Python & CircuitPython

It's easy to use the BNO055 sensor with Python and CircuitPython, and the Adafruit CircuitPython BNO055 library.  This library allows you to easily write Python code that reads the acceleration and orientation of the sensor.

You can use this sensor with any CircuitPython microcontroller board or with a computer that has GPIO and Python thanks to Adafruit_Blinka, our CircuitPython-for-Python compatibility library.

CircuitPython Microcontroller Wiring

First wire up a BNO055 to your board exactly as shown on the previous pages for Arduino using the I2C interface.  Here's an example of wiring a Feather M0 to the sensor with I2C:

  • Board 3V to sensor VIN
  • Board GND to sensor GND
  • Board SCL to sensor SCL
  • Board SDA to sensor SDA

Python Computer Wiring

Since there's dozens of Linux computers/boards you can use we will show wiring for Raspberry Pi. For other platforms, please visit the guide for CircuitPython on Linux to see whether your platform is supported

Here's the Raspberry Pi wired with I2C:

  • Pi 3V3 to sensor VIN
  • Pi GND to sensor GND
  • Pi SCL to sensor SCL
  • Pi SDA to sensor SDA

CircuitPython Installation of BNO055 Library

Next you'll need to install the Adafruit CircuitPython BNO055 library on your CircuitPython board.

First make sure you are running the latest version of Adafruit CircuitPython for your board.

Next you'll need to install the necessary libraries to use the hardware--carefully follow the steps to find and install these libraries from Adafruit's CircuitPython library bundle.  For example the Circuit Playground Express guide has a great page on how to install the library bundle for both express and non-express boards.

Remember for non-express boards like the Trinket M0, Gemma M0, and Feather/Metro M0 basic you'll need to manually install the necessary libraries from the bundle:

  • adafruit_bno055.mpy
  • adafruit_bus_device
  • adafruit_register

Before continuing make sure your board's lib folder or root filesystem has the adafruit_bno055.mpy, adafruit_bus_device, and adafruit_register files and folders copied over.

Next connect to the board's serial REPL so you are at the CircuitPython >>> prompt.

Python Installation of BNO055 Library

You'll need to install the Adafruit_Blinka library that provides the CircuitPython support in Python. This may also require enabling I2C on your platform and verifying you are running Python 3. Since each platform is a little different, and Linux changes often, please visit the CircuitPython on Linux guide to get your computer ready!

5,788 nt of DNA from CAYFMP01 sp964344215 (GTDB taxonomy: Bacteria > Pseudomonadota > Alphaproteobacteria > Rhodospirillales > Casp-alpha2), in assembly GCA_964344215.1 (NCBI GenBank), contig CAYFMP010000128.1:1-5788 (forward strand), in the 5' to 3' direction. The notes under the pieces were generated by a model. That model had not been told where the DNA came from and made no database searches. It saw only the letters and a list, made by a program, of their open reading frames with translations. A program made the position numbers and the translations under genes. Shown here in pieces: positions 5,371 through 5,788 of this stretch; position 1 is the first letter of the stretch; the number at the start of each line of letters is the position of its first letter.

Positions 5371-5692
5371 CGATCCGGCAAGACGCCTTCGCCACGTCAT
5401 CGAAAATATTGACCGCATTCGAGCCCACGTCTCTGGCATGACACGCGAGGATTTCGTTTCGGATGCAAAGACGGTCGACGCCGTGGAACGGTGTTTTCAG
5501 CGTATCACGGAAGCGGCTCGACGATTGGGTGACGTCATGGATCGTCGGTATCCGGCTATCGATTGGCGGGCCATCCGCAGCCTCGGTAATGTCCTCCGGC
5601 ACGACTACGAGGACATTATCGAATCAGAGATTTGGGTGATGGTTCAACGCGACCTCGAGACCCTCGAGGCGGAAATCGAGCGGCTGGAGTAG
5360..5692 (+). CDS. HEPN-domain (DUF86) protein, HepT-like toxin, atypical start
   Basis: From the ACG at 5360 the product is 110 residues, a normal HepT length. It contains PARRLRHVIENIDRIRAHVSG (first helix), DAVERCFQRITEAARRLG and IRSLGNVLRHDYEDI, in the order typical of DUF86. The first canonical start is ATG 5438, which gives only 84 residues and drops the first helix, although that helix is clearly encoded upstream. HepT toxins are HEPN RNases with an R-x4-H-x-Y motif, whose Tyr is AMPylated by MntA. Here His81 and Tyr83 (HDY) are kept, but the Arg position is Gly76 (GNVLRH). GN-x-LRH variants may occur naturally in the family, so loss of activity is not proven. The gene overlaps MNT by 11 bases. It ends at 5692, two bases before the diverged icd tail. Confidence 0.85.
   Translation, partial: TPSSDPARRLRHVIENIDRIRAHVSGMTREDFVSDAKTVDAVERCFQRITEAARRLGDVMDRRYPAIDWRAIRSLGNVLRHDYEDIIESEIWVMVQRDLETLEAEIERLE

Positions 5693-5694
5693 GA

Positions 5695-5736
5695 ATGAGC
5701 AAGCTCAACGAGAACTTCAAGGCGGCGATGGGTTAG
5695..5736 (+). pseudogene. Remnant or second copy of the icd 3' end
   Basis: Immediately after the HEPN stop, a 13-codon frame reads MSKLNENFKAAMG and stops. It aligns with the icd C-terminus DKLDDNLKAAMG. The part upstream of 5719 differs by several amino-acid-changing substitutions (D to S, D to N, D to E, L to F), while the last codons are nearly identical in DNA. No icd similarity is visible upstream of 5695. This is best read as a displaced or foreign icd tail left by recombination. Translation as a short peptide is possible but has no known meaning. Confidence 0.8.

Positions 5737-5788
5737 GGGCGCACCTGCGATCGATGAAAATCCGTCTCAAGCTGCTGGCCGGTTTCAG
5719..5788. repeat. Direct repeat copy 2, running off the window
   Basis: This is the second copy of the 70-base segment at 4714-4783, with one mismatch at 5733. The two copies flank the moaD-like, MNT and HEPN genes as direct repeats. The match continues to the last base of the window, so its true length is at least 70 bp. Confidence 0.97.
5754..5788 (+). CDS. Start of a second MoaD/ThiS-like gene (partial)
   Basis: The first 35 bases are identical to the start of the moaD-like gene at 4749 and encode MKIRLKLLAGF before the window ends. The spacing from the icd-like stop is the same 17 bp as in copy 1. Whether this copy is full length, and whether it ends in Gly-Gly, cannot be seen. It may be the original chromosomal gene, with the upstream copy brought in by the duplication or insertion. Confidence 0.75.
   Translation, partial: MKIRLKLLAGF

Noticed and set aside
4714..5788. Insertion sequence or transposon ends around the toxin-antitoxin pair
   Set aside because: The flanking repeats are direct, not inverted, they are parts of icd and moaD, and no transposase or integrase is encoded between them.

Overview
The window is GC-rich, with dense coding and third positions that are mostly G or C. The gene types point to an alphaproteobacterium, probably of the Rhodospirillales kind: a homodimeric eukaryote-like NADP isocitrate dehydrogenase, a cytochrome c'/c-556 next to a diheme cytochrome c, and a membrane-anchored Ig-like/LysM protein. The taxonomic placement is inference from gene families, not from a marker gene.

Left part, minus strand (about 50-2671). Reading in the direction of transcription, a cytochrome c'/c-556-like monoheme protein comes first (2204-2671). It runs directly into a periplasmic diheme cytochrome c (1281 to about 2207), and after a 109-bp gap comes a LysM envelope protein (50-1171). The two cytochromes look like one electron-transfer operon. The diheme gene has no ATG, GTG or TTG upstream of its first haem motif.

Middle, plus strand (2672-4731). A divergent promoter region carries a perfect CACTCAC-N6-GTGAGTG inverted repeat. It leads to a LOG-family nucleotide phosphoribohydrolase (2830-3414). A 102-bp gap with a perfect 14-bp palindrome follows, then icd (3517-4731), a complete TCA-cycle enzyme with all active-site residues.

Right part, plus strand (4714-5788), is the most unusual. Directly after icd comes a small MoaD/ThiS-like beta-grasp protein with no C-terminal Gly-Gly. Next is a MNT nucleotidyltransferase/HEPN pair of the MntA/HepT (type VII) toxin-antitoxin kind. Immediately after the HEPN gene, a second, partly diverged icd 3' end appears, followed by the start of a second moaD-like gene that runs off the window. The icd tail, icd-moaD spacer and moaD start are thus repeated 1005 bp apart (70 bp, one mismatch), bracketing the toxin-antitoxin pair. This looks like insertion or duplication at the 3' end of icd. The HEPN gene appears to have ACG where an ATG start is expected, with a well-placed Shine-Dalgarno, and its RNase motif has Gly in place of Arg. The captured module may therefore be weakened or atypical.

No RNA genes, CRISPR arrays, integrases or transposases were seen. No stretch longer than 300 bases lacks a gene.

To use this sensor, you must enable clock stretching on the Raspberry Pi using the i2c-gpio device tree overlay. Check out this guide for instructions!

Once that's done, from your command line run the following command:

  • sudo pip3 install adafruit-circuitpython-bno055

If your default Python is version 3 you may need to run 'pip' instead. Just make sure you aren't trying to use CircuitPython on Python 2.x, it isn't supported!

CircuitPython & Python Usage

To demonstrate the usage of the sensor we'll initialize it and read the acceleration, orientation (in Euler angles), and more from the board's Python REPL.  First initialize the I2C bus and create an instance of the sensor by running:

import board
import busio
import adafruit_bno055
i2c = busio.I2C(board.SCL, board.SDA)
sensor = adafruit_bno055.BNO055(i2c)

Now you're ready to read values from the sensor using any of these properties:

  • temperature - The sensor temperature in degrees Celsius.
  • accelerometer - This is a 3-tuple of X, Y, Z axis accelerometer values in meters per second squared.
  • magnetometer - This is a 3-tuple of X, Y, Z axis magnetometer values in microteslas.
  • gyroscope - This is a 3-tuple of X, Y, Z axis gyroscope values in degrees per second.
  • euler - This is a 3-tuple of orientation Euler angle values.
  • quaternion - This is a 4-tuple of orientation quaternion values.
  • linear_acceleration - This is a 3-tuple of X, Y, Z linear acceleration values (i.e. without effect of gravity) in meters per second squared.
  • gravity - This is a 3-tuple of X, Y, Z gravity acceleration values (i.e. without the effect of linear acceleration) in meters per second squared.
print('Temperature: {} degrees C'.format(sensor.temperature))
print('Accelerometer (m/s^2): {}'.format(sensor.accelerometer))
print('Magnetometer (microteslas): {}'.format(sensor.magnetometer))
print('Gyroscope (deg/sec): {}'.format(sensor.gyroscope))
print('Euler angle: {}'.format(sensor.euler))
print('Quaternion: {}'.format(sensor.quaternion))
print('Linear acceleration (m/s^2): {}'.format(sensor.linear_acceleration))
print('Gravity (m/s^2): {}'.format(sensor.gravity))

That's all there is to using the BNO055 sensor with CircuitPython!

Here's a complete example that prints each of the properties every second. Save this as code.py on your board and look for the output in the serial REPL.

Full Example Code

import time
import board
import busio
import adafruit_bno055

i2c = busio.I2C(board.SCL, board.SDA)
sensor = adafruit_bno055.BNO055(i2c)

while True:
    print('Temperature: {} degrees C'.format(sensor.temperature))
    print('Accelerometer (m/s^2): {}'.format(sensor.accelerometer))
    print('Magnetometer (microteslas): {}'.format(sensor.magnetometer))
    print('Gyroscope (deg/sec): {}'.format(sensor.gyroscope))
    print('Euler angle: {}'.format(sensor.euler))
    print('Quaternion: {}'.format(sensor.quaternion))
    print('Linear acceleration (m/s^2): {}'.format(sensor.linear_acceleration))
    print('Gravity (m/s^2): {}'.format(sensor.gravity))
    print()

    time.sleep(1)
Last updated on Aug 15, 2018 Published on Apr 22, 2015